How Health Care Workers Stay Safe During the Pandemic
Doctors, nurses and certified nursing assistants (CNAs) risk their lives and may infect their families to help COVID-19 patients stay alive. The risk to their health increases every day they go to work. Medical caregivers do everything they can to stay safe, and you can learn from the steps they take.
Keep Up-to-date With the Latest Guidelines
The CDC publishes regular guidelines about protection from COVID-19. These guidelines include proper hand and respiratory hygiene as well as cough etiquette among colleagues, visitors and patients. Many caregivers take short courses in infection prevention training. While this information is commonly agreed upon, each clinic, hospital or nursing home may have its own COVID-19 rules and best practices.
When They Arrive Home after Work
To avoid carrying any infection to their families, cleanliness is essential. Many nurses and CNAs have designated rooms or places at home where they take off the clothes they wore to work and put them directly into a washing machine. They change into decontaminated clothes that were already placed in the room.
Disinfecting the Work Stations
Along with the caregivers are the office staff who have to keep the records and order supplies. Their work stations are often completely wiped with wet wipes. All the keyboards, computers, desktops, pens and other paraphernalia that is needed are possible infection points.
With overcrowded hospitals and nursing homes, nurses and CNAs have more patients in their workplace than they normally treat in a day. Along with this, there is a lack of resources, fewer caregivers and more patients whose lives are threatened. The stress of maintaining their mental health can be overwhelming. It takes its toll on the mental health of the caregivers too.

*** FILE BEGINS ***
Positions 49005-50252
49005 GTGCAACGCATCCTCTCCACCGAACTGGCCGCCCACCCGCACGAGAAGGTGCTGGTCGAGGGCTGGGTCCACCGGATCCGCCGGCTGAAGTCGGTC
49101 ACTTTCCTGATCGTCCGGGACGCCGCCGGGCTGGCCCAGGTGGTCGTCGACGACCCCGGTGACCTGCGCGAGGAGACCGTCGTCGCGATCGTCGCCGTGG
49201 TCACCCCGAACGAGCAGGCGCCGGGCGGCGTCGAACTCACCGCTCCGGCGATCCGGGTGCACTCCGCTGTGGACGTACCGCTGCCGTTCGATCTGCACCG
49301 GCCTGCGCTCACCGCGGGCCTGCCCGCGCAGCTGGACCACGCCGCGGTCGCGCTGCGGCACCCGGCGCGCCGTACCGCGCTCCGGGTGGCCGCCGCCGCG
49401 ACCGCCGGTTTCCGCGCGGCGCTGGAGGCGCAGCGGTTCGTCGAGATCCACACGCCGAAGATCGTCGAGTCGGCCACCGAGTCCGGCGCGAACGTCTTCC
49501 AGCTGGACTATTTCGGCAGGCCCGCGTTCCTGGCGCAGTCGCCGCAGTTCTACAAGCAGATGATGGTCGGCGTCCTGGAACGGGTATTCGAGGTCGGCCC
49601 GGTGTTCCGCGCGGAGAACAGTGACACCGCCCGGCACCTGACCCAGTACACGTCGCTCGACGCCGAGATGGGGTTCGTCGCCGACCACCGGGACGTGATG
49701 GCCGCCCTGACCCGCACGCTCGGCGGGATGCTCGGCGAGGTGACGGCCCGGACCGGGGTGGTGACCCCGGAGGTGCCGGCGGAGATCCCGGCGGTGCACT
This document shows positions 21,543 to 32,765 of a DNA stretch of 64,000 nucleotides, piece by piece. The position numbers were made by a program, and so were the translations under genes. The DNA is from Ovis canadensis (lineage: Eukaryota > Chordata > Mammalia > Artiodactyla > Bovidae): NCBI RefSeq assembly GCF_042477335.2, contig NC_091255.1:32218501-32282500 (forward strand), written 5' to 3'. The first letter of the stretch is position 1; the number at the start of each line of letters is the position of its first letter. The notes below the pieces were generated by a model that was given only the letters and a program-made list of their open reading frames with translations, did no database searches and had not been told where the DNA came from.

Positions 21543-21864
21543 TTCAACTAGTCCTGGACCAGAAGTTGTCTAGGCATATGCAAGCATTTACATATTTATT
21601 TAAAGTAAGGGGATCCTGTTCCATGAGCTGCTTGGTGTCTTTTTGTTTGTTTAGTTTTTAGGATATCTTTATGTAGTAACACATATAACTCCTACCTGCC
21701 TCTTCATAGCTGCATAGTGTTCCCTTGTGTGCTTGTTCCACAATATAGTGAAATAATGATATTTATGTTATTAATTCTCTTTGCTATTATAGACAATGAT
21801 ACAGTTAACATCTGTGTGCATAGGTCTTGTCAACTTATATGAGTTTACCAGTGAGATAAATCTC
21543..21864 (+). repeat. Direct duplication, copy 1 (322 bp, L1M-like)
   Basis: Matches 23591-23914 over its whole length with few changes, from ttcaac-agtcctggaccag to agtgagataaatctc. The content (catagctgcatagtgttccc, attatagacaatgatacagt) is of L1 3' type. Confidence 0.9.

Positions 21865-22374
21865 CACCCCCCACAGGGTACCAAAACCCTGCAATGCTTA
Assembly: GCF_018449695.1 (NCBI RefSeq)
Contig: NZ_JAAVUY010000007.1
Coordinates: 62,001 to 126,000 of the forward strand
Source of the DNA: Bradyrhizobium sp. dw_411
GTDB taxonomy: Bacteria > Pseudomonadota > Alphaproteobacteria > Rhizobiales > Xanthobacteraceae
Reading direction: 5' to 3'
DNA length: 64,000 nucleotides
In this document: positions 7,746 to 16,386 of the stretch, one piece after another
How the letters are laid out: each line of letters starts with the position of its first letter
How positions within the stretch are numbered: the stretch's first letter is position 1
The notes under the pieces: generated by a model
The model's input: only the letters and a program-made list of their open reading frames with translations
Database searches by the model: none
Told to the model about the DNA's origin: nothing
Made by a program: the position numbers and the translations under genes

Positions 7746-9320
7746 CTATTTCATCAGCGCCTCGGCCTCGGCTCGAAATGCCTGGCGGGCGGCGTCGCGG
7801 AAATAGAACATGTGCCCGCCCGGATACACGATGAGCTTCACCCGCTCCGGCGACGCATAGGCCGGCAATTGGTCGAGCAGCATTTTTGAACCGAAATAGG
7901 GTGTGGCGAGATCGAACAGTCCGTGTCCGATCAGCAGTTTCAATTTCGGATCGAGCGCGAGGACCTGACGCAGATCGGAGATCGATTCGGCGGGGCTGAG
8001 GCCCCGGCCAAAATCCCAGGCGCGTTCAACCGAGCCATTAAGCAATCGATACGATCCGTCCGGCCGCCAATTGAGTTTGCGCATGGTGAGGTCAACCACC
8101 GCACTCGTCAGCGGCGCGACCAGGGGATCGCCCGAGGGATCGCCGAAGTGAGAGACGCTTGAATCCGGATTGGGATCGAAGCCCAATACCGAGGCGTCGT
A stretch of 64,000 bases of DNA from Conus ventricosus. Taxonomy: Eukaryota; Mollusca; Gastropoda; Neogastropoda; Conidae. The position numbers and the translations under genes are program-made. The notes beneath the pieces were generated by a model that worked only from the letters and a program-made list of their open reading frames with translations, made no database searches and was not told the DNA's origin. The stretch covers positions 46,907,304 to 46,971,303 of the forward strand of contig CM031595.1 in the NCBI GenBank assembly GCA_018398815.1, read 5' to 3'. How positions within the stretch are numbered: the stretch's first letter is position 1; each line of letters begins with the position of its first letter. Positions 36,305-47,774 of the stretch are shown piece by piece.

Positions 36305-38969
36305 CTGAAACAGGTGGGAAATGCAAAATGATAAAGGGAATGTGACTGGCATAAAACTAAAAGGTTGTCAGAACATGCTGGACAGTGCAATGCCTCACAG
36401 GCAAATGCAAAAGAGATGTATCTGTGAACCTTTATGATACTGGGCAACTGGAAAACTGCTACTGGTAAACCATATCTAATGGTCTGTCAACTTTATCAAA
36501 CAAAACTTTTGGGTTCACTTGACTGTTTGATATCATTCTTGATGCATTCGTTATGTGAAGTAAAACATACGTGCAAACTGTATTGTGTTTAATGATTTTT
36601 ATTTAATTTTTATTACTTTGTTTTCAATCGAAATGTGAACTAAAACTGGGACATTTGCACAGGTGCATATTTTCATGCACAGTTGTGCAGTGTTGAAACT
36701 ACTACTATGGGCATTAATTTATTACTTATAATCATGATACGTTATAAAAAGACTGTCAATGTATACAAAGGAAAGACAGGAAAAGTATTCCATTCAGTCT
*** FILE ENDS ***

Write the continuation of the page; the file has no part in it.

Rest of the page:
To help combat this, caregivers do everything they can to de-stress and stay positive. Exercise, sleep and socializing through social media are a few of the ways that nurses relax. Laughter is considered hugely beneficial for doctors, nurses, office personnel and patients.
If a nurse or CNA is infected with COVID-19, the first thing they should do is find a workers comp lawyer to file and support their claim. The federal CARES Act covers COVID-19-related scenarios that can help you get the compensation you deserve for unemployment pay as well as help with child care.
In most cases, when an employee needs workers’ compensation, they have to fight against a corporate insurance company. These insurance companies have an army of lawyers, and the worker needs a powerful attorney to do the fighting for them.
In New Jersey, the law requires employers or the employer’s insurance company to provide injured workers with medical treatment. You may get temporary monetary benefits or permanent residual benefits, and your family may get weekly compensation if you die from the disease. You must prove that you got the disease because of your employment and that it was caused by your working conditions and not from the same source as the general public. Being a caregiver for COVID-19 patients fulfills these requirements. In many nursing homes, more than half of the workers are CNAs. They have a very close relationship with the patients and are best placed to see the early signs of illness.
At times, nurses and CNAs have to make the hard decision to stay home. They may have several young children going to school online or elderly parents or grandparents for whom they are responsible. Staying home may be a short-term solution to stay safe, and they return to work as soon as they safely are able.
Some facilities offer employees bonuses during the pandemic to help them continue working, but this isn’t possible for all places.
Even after following all the rules for good hygiene and infection protection, nurses and CNAs do become infected while at work. If this happens to you, don’t wait to call a workers comp lawyer at Voorhees Law Office, LLC in Somerville, NJ, at 908-200-2297 to begin the process of workers’ compensation benefits. There are several types of compensation for which you may be eligible.